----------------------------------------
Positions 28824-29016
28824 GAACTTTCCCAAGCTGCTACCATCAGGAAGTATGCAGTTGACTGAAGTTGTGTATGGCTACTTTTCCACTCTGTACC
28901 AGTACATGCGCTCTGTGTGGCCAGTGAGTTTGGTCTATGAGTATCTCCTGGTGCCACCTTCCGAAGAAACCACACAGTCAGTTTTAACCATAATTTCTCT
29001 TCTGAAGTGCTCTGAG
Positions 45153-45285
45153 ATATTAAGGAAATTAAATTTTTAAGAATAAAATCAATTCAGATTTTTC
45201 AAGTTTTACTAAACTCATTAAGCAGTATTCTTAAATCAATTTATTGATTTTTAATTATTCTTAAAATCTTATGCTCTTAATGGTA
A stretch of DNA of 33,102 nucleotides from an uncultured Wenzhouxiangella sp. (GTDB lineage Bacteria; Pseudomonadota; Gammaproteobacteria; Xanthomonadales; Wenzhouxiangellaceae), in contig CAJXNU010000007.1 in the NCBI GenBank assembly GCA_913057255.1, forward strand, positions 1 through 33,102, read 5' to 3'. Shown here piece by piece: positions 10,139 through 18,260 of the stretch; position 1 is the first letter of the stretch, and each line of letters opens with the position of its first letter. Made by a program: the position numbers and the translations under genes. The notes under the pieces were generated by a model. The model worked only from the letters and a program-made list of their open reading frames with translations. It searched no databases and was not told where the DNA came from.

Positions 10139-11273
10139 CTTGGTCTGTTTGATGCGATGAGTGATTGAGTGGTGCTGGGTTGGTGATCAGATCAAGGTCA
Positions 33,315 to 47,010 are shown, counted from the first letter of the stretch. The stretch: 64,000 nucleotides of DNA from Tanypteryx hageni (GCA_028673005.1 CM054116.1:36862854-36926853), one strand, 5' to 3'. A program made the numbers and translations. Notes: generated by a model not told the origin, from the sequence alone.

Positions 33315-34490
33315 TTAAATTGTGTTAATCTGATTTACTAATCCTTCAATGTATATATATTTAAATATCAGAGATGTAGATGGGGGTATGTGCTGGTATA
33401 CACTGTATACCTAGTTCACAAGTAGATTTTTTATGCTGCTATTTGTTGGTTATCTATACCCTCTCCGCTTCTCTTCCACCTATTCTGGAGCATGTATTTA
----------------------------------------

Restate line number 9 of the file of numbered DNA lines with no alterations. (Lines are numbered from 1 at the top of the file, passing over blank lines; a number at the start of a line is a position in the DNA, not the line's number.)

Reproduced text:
Positions 10139-11273